Micro-moments are so important to UX designers and marketers because users have high intent, they’re open to having their preferences shaped, and they’re also open to help with making decisions.
The brands who win these moments will be the ones who understand user behavior and deliver experiences that meet their needs. Here are some big picture ideas to help you craft your own mobile strategy:
- Identify the micro-moments that matter to your brand — In the context of mobile, when do consumers reach out to your brand and why?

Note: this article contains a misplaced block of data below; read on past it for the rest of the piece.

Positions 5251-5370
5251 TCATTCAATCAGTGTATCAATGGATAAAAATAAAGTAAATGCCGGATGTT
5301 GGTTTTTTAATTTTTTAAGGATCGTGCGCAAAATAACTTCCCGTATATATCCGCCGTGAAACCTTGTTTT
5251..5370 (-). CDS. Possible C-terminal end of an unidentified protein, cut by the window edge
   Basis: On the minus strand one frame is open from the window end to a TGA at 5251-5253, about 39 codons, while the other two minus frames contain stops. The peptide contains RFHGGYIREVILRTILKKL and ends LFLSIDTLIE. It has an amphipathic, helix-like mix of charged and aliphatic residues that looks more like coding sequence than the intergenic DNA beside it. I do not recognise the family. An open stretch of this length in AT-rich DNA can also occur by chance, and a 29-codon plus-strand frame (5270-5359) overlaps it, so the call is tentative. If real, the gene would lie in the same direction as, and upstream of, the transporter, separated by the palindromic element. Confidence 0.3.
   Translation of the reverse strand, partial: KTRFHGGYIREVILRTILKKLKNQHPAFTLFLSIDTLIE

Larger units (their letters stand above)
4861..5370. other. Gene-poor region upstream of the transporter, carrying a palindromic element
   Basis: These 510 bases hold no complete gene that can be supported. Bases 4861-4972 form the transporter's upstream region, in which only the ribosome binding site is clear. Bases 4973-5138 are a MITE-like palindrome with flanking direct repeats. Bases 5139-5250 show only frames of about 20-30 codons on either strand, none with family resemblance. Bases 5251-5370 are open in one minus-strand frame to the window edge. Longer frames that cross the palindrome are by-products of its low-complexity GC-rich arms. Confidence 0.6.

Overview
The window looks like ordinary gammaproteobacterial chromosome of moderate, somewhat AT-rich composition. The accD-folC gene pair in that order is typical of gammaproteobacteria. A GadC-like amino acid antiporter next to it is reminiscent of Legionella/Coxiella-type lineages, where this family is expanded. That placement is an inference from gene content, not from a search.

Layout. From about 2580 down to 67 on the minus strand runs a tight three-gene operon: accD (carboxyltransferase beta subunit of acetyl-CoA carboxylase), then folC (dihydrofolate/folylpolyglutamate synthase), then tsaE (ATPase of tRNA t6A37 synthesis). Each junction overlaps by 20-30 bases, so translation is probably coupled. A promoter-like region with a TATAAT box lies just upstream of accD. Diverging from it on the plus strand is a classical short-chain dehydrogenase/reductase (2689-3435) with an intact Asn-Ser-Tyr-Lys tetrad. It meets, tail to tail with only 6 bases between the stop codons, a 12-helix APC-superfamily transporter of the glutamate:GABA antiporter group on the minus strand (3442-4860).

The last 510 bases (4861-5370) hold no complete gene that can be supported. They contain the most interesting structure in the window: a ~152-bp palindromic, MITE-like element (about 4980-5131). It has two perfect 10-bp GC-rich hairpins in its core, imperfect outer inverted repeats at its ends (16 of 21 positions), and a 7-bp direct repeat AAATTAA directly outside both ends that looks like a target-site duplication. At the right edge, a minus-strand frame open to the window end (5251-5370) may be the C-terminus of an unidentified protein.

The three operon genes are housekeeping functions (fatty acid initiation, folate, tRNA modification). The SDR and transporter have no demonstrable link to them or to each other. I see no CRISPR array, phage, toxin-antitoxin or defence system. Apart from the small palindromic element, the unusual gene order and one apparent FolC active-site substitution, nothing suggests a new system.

- Deliver on user needs — Focus on people’ specific needs and behaviors within each micro-moment, and ask “How do we solve them?”
- Measure the moments that matter —Think about all the different paths that people can take to convert. They could begin the journey on one device and end it on another. They might convert on an app, or call your business. Or they might do some research on their smartphone and then walk into your store to make the purchase.
These are the moments-of-truth of the Digital Era. Sometimes purchases can happen across multiple devices, and users expect a seamless experience. In order to meet this need, it’s important to optimize for these moments across all devices—from mobile to desktop. By Spencer Lanoue and Lucas Compan ( Image credits Shutterstock )